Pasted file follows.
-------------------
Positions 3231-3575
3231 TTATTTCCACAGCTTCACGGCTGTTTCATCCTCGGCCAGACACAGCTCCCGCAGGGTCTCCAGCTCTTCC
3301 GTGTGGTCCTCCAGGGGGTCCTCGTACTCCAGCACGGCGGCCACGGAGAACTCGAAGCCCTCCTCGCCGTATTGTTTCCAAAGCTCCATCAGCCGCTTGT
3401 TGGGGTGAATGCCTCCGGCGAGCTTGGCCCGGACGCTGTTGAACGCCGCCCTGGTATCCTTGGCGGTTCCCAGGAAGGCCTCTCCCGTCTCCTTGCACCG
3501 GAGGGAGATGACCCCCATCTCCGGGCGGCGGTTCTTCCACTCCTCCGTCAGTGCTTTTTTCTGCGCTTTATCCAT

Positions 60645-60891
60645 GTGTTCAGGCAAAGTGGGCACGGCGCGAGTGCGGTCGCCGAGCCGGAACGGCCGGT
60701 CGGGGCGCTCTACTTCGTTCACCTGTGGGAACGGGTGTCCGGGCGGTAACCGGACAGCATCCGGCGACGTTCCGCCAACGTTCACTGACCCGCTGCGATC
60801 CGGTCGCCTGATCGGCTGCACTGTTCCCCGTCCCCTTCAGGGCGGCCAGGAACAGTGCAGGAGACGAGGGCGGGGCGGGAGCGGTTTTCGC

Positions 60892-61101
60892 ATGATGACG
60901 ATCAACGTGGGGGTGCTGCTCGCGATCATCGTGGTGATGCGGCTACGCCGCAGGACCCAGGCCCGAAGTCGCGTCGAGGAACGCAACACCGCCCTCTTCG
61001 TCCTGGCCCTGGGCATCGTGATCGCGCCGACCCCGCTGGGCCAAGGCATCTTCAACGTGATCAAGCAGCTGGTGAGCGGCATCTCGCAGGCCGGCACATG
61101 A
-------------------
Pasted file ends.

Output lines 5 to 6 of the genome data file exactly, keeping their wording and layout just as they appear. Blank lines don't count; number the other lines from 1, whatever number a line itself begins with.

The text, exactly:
3501 GAGGGAGATGACCCCCATCTCCGGGCGGCGGTTCTTCCACTCCTCCGTCAGTGCTTTTTTCTGCGCTTTATCCAT

Positions 60645-60891